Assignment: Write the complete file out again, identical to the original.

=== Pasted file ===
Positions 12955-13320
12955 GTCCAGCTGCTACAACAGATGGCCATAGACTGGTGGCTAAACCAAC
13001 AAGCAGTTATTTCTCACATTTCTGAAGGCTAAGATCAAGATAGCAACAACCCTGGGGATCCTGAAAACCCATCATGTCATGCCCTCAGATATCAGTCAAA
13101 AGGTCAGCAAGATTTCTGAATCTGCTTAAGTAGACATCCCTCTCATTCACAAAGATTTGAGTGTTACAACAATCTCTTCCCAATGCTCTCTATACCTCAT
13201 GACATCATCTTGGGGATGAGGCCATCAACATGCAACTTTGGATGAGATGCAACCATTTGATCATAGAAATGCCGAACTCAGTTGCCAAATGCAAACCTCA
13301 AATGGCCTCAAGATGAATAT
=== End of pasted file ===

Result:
Positions 12955-13320
12955 GTCCAGCTGCTACAACAGATGGCCATAGACTGGTGGCTAAACCAAC
13001 AAGCAGTTATTTCTCACATTTCTGAAGGCTAAGATCAAGATAGCAACAACCCTGGGGATCCTGAAAACCCATCATGTCATGCCCTCAGATATCAGTCAAA
13101 AGGTCAGCAAGATTTCTGAATCTGCTTAAGTAGACATCCCTCTCATTCACAAAGATTTGAGTGTTACAACAATCTCTTCCCAATGCTCTCTATACCTCAT
13201 GACATCATCTTGGGGATGAGGCCATCAACATGCAACTTTGGATGAGATGCAACCATTTGATCATAGAAATGCCGAACTCAGTTGCCAAATGCAAACCTCA
13301 AATGGCCTCAAGATGAATAT